Pennsylvania Governor Josh Shapiro announced a set of new requirements for oil and gas companies directed toward controlling methane emissions, disclosing pollution data, and increasing transparency. A portion of implementing these requirements involves a novel partnership between the Pennsylvania Department of Environmental Protection (PADEP) and natural gas driller CNX Resources (CNX).
The PADEP will carry out detailed studies of unconventional gas wells and will have access to two future CNX well sites to monitor methane emissions before, during, and after well development. CNX will also post air quality data for well locations via a public website. This reporting effort will begin with well pad NV110 and expand to facilities in all phases well development through six months of the production phase.
Unconventional oil and gas wells using hydraulic fracturing can pose a risk due to chemicals used in the process. In 2020, a grand jury investigation found that Pennsylvania’s state agencies did not do enough to protect residents from these potential health risks, and this partnership and requirements are in response to these findings.
The collaboration between PADEP and CNX serves as a blueprint for other companies to voluntarily exceed environmental and health standards; along with promoting an atmosphere of transparency and mutual trust between the industry and regulators. In addition to monitoring air and water quality and providing open and real-time emissions data through this collaboration, CNX will expand its no-drill zones, support additional safety measures for transporting waste away from well sites, publicly disclose all drilling and frac’ing chemicals before they are used on site, and support further inspection and regulation of pipelines and other equipment.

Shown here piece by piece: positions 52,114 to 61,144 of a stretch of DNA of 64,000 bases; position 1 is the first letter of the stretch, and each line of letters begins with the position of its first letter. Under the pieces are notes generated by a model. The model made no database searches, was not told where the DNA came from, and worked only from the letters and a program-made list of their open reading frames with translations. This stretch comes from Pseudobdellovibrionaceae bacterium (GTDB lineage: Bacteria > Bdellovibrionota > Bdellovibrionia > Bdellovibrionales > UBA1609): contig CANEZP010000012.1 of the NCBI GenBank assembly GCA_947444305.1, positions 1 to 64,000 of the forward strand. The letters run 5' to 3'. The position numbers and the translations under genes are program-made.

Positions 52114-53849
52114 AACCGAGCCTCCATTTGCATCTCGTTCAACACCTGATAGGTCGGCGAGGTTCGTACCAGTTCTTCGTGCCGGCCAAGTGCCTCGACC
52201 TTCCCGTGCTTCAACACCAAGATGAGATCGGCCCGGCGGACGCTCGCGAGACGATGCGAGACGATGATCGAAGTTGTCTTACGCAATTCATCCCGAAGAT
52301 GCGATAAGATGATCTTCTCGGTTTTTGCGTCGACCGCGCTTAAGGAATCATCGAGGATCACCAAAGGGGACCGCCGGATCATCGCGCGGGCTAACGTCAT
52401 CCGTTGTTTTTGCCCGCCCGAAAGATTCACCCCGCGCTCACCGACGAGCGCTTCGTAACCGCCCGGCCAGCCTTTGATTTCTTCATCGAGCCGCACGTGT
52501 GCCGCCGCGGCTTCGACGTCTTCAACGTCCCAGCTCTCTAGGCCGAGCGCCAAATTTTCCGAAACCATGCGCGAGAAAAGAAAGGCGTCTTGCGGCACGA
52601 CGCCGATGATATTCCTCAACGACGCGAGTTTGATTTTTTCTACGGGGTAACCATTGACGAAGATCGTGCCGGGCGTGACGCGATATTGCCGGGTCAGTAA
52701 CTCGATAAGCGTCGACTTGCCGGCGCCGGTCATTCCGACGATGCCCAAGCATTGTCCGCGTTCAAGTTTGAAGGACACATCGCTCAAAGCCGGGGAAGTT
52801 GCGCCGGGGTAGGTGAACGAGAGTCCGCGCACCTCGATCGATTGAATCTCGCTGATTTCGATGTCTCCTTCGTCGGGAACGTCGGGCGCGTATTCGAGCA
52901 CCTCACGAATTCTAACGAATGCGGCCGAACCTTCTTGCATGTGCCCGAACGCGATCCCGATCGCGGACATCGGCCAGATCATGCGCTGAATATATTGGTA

The collaboration between CNX and PADEP is a notable departure from past approaches to regulation; although the partnership holds promise for further transparency, some groups remain skeptical while others cautiously welcome the collaboration. Some groups cite previous violations by CNX and express concerns that changes coming from the collaboration may not be sufficient to protect the environment and human health. However, others welcome the opportunity to work directly with the industry to collect more air and water quality data from well sites.
Industry groups have also expressed concerns about the possible economic effects of further regulations. However, greater transparency holds the potential for industry and regulators to come together to develop regulations that protect the public and the environment while maintaining economic growth. Companies voluntarily implementing policies of transparency will lead to increased community trust and positive economic outcomes, as the increase in transparency will allow for better-informed decisions and rulemaking.
Oct 27, 2021
With 3 million abandoned wells across the United States (2 million are still unplugged, according to the EPA), some states are creating programs to reduce greenhouse gas emissions. Capping abandoned wells, which emit millions of metric tons of methane, can cut these emissions by 99%. But federal funding is critical to addressing the issue....